A billboard at Nike's recent 10k run in Sydney displayed participants' Facebook profiles as they ran by. Credit: Nike
Recent Facebook campaigns by Nike and handbag website Sterling & Hyde engaged customers and generated significant buzz for their brands, according to speakers at the MagentoLive conference.
Nike combined Facebook and RFID technology to engage runners at a Nike-sponsored 10k night run in Sydney this past May, according to Dean Flynn, program director of IE Agency, which ran the campaign for Nike.
Sterling & Hyde, a much smaller business, made $7000 in three hours with a Facebook campaign aimed at boosting customer engagement, according to the small business’s owner, Amy Singe.
“Having a strong community is invaluable,” said Flynn. “If you have a community that is engaged with your product, they will do amazing things for you.”
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For the Nike campaign, IE Agency posted digital video signs on the track that displayed Facebook profile images of runners and supportive comments from their friends as they crossed various targets on the track. Runners received their final results minutes after crossing the finish line.
The system worked by tracking runners' locations using RFID chips on their shoes and combining the information with data from their Facebook profiles, said Flynn.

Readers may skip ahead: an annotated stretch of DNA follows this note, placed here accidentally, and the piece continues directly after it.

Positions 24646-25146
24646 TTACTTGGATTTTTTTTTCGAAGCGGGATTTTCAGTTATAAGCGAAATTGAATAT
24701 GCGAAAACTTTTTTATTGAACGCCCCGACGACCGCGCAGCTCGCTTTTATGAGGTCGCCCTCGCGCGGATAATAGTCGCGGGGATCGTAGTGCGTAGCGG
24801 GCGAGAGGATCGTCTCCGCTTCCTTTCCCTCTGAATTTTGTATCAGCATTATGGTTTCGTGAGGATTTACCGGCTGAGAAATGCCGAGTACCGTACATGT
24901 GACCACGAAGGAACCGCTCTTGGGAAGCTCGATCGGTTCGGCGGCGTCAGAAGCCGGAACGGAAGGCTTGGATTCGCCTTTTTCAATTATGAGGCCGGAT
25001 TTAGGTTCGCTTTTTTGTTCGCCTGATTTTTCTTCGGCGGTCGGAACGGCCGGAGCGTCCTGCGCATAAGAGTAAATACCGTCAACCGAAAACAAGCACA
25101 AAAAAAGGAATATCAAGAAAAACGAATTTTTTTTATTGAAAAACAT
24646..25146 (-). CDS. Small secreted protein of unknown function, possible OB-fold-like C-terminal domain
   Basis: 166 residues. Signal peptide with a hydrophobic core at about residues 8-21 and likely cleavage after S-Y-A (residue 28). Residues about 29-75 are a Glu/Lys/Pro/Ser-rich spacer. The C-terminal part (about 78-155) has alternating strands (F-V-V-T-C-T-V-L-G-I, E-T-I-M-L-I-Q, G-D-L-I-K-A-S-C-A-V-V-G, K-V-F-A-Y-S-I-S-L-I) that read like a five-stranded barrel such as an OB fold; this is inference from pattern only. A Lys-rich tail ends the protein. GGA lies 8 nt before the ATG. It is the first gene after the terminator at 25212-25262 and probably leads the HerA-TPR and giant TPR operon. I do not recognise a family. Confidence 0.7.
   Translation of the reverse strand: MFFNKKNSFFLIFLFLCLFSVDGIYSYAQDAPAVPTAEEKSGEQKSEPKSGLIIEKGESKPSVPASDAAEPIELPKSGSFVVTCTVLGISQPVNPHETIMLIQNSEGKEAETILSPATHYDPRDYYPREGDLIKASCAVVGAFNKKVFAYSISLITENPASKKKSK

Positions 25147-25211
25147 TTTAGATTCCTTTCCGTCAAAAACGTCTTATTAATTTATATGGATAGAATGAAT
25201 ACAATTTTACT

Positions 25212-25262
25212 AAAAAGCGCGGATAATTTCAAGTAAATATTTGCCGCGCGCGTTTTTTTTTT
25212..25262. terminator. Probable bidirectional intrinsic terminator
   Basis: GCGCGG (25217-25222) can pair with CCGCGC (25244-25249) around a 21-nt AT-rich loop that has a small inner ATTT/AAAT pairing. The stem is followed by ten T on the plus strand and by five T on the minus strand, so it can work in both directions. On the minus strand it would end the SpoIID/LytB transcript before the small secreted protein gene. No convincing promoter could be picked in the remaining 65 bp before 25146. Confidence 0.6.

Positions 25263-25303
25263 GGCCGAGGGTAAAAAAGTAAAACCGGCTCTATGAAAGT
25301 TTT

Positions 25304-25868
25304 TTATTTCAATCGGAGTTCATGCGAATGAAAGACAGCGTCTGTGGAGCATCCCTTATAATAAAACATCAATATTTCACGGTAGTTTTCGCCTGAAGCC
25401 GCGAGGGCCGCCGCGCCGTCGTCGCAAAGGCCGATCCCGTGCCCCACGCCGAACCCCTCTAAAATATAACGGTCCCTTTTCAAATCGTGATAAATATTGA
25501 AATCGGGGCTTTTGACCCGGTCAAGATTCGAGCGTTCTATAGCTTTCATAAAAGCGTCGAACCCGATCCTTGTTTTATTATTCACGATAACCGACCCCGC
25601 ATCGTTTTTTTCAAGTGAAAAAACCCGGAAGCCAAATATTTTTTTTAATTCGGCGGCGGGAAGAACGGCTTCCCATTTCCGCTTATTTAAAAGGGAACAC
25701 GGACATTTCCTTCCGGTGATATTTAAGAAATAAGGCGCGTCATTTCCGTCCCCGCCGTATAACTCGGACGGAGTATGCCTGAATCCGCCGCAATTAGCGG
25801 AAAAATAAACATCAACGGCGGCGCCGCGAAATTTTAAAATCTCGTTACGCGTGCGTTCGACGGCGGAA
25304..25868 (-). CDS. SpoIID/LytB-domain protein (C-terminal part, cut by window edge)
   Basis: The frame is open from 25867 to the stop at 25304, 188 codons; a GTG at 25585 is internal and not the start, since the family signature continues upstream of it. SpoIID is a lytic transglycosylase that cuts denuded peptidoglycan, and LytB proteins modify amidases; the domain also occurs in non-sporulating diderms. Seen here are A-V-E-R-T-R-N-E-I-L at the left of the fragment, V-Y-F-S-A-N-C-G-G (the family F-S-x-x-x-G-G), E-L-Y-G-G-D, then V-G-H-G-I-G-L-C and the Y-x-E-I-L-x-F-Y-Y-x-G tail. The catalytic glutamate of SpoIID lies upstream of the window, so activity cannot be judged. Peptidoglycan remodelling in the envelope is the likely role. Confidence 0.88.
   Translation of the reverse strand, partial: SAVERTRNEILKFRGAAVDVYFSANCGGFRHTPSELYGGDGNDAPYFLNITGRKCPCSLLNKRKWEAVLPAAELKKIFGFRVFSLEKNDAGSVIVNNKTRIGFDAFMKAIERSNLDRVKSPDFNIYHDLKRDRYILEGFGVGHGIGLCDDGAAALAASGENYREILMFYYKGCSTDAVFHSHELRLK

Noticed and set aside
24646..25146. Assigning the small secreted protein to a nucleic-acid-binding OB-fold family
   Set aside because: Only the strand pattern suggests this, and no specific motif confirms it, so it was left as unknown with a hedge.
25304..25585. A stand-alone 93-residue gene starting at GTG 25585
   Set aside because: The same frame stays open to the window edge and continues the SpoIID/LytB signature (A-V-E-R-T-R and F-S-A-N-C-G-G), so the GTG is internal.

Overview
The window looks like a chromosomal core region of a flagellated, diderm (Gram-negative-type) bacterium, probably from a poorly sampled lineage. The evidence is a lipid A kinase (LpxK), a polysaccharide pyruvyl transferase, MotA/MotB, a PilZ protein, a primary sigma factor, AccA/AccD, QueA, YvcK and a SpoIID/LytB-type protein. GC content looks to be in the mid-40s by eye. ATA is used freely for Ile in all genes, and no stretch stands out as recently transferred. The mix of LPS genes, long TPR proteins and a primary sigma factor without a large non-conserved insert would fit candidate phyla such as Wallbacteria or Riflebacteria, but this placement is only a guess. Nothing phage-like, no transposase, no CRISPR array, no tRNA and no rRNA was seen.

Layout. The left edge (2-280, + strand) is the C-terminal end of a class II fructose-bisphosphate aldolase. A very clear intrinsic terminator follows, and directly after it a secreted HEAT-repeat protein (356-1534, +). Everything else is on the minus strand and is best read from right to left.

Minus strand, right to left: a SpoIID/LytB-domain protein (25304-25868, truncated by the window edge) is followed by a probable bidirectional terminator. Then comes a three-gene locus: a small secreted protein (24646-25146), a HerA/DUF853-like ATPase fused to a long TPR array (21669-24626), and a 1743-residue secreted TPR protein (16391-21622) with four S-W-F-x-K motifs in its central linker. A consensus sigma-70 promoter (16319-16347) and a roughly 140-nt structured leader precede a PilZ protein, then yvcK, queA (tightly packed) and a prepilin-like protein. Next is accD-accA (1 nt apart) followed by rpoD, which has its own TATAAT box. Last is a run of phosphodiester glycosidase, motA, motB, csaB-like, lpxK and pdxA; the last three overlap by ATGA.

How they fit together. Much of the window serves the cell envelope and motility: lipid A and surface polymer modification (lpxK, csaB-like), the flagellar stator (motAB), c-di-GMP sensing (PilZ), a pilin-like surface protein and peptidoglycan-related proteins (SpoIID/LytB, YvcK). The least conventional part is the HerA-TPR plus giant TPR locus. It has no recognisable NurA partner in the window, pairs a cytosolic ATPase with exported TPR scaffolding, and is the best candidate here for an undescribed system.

The campaign generated 3 million Facebook story impressions, with 700,000 coming on the night of the race, Flynn said. It also resulted in 3000 Instagram shares, he said.
While a campaign like Nike’s required large spending, Sterling & Hyde pulled off an effective Facebook campaign without spending any money.
While driving to work, Singe thought up a compelling Facebook promotion — users could get 50 per cent off any handbag if they agreed to post a customer review and a photograph of themselves holding the bag.
The small independent retailer would make 50 bags available under the promotion on a first-come, first-serve basis. Sterling & Hyde did not pay for ads on Facebook but simply posted the deal to its page.
“We sold out,” she said.
Three-quarters of the sales were new customers and 40 per cent of that number have since become repeat customers, she said. In addition, 20 per cent have referred new customers, she said.
Because the store discounted bags that had high price margins and paid nothing to Facebook, the cost per acquisition was zero, she said.
While Singe admitted she was initially concerned that some customers might grab the deal and run, without posting a review, no such problem arose. She attributed that in part to the brand loyalty her site has generated—customers felt obligated to keep their end of the bargain.
All 50 of the participants posted customer reviews on the website and 10 per cent blogged about the product they received, she said. Those reviews have made a difference, with the retailer seeing a 15 per cent uptick in conversion rate for products with customer reviews, she said.
Singe believes the promotion worked so well because it was targeted. “We worked really hard to have a small, really engaged audience on Facebook,” she said.
“It generated a lot of buzz. It was something that was new. It was something that was innovative.”
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